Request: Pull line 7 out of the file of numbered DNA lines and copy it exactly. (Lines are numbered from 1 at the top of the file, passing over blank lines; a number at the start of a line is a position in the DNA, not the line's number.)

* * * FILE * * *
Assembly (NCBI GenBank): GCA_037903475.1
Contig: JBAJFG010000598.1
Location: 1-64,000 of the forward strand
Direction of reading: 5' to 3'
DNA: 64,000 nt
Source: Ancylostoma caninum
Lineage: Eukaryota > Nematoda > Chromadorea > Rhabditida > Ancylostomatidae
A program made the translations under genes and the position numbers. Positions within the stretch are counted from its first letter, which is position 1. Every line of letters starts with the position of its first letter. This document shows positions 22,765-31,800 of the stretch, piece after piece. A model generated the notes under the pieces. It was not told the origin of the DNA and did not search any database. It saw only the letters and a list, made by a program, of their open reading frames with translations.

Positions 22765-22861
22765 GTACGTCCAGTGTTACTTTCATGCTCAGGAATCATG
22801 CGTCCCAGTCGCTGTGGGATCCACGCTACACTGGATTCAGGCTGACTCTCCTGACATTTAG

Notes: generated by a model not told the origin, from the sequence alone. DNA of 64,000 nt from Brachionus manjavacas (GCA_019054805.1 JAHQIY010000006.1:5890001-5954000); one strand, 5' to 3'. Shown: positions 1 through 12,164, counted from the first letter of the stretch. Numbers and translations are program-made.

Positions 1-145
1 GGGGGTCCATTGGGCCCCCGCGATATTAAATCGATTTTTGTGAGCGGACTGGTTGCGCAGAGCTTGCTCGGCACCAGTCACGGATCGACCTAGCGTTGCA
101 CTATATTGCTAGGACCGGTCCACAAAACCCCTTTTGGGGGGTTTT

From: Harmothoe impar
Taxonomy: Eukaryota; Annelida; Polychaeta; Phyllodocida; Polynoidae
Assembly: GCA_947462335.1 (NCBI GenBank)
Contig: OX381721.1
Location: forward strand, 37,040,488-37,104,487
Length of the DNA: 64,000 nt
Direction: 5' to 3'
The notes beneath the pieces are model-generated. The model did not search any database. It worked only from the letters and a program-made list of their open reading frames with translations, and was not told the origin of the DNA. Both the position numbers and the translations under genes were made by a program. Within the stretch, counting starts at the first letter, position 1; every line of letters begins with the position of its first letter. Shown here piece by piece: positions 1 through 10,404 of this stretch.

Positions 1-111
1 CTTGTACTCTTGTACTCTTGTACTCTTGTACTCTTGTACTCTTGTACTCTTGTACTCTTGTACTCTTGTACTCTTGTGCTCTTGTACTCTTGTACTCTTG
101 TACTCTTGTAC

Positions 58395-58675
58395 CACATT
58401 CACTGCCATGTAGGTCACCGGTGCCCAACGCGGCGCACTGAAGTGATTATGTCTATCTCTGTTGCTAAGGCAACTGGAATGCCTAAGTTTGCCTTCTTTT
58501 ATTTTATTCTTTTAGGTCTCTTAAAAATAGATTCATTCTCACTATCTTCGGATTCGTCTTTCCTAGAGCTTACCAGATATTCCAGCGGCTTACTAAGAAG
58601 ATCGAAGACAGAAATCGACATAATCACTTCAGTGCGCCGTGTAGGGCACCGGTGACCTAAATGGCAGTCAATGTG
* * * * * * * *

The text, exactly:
Lineage: Eukaryota > Nematoda > Chromadorea > Rhabditida > Ancylostomatidae